How To Save Flower Seeds for Planting Next Year

By: Julie Day
Different size flower blossoms on window ledge.

Seeds from the two giant poppies on the left produced the small flowers on the right.

Flower Seed Basics

Remember how I told you to deadhead flowers so they’ll bloom more? Well, in order to save seeds you’ll need to ignore my advice. Seeds ripen after a flower has faded and lost its petals, so in order to collect seeds, you’ll need to let at least a few dead blossoms stay on the plant.

Some people deadhead selectively, so they can collect seeds throughout the season. Other gardeners stop deadheading in late summer, then harvest the seeds all at once. I’m in the late summer camp, but only because it’s more convenient for me.

Keep in mind that plants grown from seed can be unpredictable. Heirloom and open-pollinated plants generally produce offspring that are identical to the parent plant, but hybrids (crosses between two different types of plants) will often produce seeds of one type or the other, or strange combos.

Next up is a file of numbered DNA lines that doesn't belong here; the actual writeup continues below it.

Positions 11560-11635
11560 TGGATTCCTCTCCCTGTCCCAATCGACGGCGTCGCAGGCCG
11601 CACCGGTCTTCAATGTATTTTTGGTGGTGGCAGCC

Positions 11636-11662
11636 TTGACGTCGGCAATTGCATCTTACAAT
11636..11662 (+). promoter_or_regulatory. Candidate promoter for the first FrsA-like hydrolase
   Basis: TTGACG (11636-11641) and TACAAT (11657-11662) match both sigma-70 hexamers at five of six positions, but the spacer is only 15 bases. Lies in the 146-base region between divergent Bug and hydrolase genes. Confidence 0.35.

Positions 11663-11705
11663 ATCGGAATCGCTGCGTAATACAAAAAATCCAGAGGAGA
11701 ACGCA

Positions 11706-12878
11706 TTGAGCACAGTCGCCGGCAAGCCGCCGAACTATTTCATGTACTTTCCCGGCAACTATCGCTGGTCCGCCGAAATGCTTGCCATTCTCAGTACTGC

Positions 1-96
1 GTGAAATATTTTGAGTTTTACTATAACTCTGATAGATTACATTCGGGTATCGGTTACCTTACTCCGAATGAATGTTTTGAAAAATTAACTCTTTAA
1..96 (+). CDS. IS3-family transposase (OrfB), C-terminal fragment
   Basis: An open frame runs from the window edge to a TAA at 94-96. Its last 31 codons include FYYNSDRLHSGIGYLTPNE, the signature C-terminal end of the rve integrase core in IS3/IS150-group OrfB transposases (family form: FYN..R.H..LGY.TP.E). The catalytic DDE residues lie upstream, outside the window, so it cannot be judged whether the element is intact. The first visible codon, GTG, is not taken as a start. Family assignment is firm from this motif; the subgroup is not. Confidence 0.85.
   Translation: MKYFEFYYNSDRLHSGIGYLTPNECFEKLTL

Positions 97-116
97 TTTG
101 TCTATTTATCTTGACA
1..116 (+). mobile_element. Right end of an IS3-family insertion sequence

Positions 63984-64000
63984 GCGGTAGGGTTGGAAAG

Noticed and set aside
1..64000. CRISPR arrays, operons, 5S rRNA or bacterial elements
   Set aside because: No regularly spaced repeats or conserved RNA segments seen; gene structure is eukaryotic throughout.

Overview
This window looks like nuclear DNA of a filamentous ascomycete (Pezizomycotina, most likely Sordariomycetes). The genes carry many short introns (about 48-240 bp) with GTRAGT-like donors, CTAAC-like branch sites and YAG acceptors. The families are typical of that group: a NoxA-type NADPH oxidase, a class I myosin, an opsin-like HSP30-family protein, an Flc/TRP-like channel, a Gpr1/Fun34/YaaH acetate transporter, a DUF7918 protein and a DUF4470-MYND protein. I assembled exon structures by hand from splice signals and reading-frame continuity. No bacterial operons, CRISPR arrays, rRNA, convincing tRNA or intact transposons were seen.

You can also get different results due to cross-pollination between different varieties. Be open to the possibilities!

Orange Marigold  flower.

Volunteer marigold flower.

Last year, I saved seeds from my giant poppies. As you can see in the photo above, this year, the resulting plants are a combination of giant poppy (the two on the left) and other kinds, like that small pom-pom blossom and the unusual spotted one.

The marigold (photo at right) volunteered in my back yard this year, near my bed of seed-grown marigolds. I’ve never planted that kind before, but I love it!

Over the long haul, as you save seeds from your favorite, healthiest, strongest plants, see what grows, and then save THOSE seeds, eventually you’ll have a thriving seed cycle that’s predictable and uniquely yours – and who knows, you may even develop your own plant variety!

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How To Save Flower Seeds for Planting Next Year